Rapid urbanization has resulted in cities eradicating essential ecosystem services. But what if we created cities to be home to as much biodiversity and function as ecologically possible?
Cities can exploit the characteristics of plants, soils, and the mechanics of regional ecosystems, and apply this natural technology to landscape design in order to optimize ecological, environmental, and sociological performance. Technologies like urban prairies, sustainable turf, green roofs, green walls, urban forestry, and restored vegetated roadside shoulders and medians are all things you've heard of, and they are all doable. But most cities are still implementing these piecemeal and poorly, with sub-optimal ecological function.
For example, roadsides are for transport, utility corridors for pipes and high-tension electrical wires, parks for recreation -- all of this ignores the potential ecological function these green spaces could provide if only the designs were tweaked. Worse is that some (most?) landscapes are often designed with an industrial hand and are knowingly toxic. Take turf management, for example, with its herbicides, pesticides, over mowing, over watering, and over fertilizing. Somehow, somewhere, we started to overlook this.
A restored urban prairie in Austin, Texas. (Photo by Marsha Miller, The University of Texas at Austin.)
For this to not remain the status quo, city leaders should be asking themselves: Can we mandate that it's no longer acceptable to design the city landscape around single functions of transport, utility, recreation, or even aesthetics? Can fundamental, ecological processes be applied to landscape design to improve ecosystem services and resilience against the effects of adverse environmental phenomena? Can we design cities that successfully combine ecological function with other urban functions, such as transportation, utility, recreation, and beauty?
Edgeland House: A residence in Austin, two miles from downtown, fixed with a green rooftop.
The disciplines of ecology, plant ecophysiology, soil, and conservation sciences have been studied for decades but rarely has all this knowledge been brought into the built environment -- especially at the site level. It appears that there has been some reluctance to apply these skills to "synthetic" landscapes. (In life sciences the academic model does not usually support or reward application -- but that's for another blog.)
Equally, landscape design study programs don't encourage these subjects, except the few that offer them as electives. So this leaves ecological design technology to be adrift in academia, reliant on client demands or the knowledge and imagination of designers. Meanwhile, both may have little grasp of the ecological palette available to them.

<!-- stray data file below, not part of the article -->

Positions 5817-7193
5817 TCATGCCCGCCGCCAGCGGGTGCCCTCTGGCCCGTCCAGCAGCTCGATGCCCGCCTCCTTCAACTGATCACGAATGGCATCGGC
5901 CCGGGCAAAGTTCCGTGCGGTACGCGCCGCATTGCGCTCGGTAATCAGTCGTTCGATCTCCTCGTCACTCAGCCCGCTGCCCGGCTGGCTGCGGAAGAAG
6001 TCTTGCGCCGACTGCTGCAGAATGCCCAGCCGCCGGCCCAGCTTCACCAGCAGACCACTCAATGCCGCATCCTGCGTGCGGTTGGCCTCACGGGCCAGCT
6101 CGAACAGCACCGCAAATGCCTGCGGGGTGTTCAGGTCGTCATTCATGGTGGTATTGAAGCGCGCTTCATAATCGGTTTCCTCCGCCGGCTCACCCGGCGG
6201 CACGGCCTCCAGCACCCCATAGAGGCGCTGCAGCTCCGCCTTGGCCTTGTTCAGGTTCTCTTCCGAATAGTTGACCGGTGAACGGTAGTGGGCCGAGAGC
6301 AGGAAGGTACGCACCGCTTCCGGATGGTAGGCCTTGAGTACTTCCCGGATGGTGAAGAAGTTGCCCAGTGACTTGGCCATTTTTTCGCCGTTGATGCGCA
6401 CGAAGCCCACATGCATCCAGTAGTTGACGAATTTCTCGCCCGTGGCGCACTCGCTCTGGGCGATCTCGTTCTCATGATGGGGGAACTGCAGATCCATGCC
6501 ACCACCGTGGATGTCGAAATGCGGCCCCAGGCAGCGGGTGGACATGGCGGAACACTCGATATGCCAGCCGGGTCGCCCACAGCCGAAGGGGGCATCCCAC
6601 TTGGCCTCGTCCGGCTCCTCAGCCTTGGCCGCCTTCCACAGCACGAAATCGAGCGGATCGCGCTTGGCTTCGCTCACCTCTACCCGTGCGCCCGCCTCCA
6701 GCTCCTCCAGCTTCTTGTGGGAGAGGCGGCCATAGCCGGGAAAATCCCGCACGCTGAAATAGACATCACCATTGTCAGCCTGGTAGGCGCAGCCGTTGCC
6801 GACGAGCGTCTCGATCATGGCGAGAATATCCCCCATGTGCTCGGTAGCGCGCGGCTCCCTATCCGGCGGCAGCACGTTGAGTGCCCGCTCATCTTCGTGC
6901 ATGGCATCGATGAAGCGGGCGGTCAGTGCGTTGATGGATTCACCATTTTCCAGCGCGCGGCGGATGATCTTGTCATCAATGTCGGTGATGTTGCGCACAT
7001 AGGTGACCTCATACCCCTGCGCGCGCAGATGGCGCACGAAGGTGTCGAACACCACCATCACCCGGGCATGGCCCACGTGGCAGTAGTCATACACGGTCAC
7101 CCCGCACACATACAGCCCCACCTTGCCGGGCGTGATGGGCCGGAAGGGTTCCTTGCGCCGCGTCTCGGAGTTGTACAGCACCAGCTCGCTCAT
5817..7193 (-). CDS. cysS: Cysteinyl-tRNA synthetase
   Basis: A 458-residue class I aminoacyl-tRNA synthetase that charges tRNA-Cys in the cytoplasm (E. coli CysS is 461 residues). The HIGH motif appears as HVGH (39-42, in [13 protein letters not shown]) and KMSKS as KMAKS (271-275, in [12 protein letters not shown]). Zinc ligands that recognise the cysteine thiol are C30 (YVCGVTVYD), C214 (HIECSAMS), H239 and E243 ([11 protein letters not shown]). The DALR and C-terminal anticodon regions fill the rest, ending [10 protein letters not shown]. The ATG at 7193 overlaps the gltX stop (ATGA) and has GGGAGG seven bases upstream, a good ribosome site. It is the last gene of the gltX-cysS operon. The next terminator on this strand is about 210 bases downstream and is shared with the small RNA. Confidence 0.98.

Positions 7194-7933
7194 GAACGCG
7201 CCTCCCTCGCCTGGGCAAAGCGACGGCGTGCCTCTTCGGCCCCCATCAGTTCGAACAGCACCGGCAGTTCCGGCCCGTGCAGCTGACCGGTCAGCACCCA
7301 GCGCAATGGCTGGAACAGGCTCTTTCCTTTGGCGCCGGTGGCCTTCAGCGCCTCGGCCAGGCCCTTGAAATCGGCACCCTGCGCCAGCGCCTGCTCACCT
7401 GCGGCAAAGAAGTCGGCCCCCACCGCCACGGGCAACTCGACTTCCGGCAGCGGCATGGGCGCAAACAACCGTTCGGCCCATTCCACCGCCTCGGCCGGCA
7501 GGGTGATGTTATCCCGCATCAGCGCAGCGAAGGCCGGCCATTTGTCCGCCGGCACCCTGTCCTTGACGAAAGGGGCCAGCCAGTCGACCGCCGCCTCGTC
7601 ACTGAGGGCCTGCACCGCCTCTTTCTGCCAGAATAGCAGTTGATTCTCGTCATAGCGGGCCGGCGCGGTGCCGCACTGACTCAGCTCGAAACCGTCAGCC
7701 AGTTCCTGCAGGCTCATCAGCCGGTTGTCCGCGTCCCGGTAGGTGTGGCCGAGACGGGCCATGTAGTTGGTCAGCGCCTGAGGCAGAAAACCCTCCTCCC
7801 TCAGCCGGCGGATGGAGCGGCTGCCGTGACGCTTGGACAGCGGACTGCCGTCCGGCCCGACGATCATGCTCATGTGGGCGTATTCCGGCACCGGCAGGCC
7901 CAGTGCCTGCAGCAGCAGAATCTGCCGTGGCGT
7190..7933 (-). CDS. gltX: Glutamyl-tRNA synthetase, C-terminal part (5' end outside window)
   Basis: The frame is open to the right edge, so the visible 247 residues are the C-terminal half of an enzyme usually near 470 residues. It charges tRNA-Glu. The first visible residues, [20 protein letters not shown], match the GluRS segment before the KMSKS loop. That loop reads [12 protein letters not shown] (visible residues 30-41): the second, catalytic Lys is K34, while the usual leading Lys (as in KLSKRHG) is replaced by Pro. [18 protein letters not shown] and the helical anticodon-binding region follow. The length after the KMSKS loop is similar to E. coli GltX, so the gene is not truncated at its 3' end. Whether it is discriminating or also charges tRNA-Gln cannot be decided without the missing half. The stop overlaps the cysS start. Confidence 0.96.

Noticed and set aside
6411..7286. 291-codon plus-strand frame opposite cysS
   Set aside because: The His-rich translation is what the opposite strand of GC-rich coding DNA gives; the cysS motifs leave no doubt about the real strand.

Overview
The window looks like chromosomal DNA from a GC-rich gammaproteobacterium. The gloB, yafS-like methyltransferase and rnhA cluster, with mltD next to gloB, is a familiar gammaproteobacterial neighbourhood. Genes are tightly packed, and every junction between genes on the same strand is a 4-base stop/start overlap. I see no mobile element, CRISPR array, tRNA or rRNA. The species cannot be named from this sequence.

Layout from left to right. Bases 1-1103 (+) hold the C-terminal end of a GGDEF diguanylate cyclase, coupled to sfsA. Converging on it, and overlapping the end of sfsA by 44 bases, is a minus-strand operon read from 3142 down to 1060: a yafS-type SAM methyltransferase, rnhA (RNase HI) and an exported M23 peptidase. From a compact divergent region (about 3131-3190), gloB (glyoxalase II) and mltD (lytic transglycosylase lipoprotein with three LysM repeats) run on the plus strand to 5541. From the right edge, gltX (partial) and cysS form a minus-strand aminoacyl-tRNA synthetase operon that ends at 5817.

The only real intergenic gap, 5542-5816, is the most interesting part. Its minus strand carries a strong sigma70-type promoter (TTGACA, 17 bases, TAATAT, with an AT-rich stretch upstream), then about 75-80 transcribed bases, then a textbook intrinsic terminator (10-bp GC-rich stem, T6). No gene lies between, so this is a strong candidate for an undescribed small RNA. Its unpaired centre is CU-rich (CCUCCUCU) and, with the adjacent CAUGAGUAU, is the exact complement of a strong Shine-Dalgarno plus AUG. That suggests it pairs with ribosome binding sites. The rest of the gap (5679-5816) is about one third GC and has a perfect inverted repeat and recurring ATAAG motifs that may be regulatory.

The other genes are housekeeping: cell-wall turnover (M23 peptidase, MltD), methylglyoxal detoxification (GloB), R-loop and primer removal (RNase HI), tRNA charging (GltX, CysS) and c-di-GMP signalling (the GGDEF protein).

So I would propose that there are several key actions:
- We must examine natural systems to tease out tools essential to optimize ecosystem services in the designed landscape.
- We should understand that provision of ecosystem services and other functional demands on the urban landscape (aesthetic, utility, and recreation) are not mutually exclusive.
- We can adopt existing and developing guideline and benchmark systems like the Sustainable Sites Initiative (SITES™) to provide a framework to achieve these performance goals.
- We should encourage more life sciences in landscape design programs.
- We should encourage more life science program graduates to enter design fields.
I expect that these will happen only when the need for high-performance landscapes is demanded and hence market driven. Thankfully, it appears this is beginning to happen -- though, more in Europe than elsewhere.
Our city landscapes have to be much more than they are today. They represent an opportunity for engaging natural technology. The irony is that we know how to do it, but professionally we have been hesitant. I don't think we need to be; and in the face of climate change, we really do not have the luxury. Besides, nature's technology is free, so let's exploit it in our designs.
For more, see my TED Talk, "Eco-metropolis: Deploying the Power of Nature," below:
— Mark Simmons, Director, Research and Consulting, Ecosystem Design Group, Lady Bird Johnson Wildflower Center, University of Texas at Austin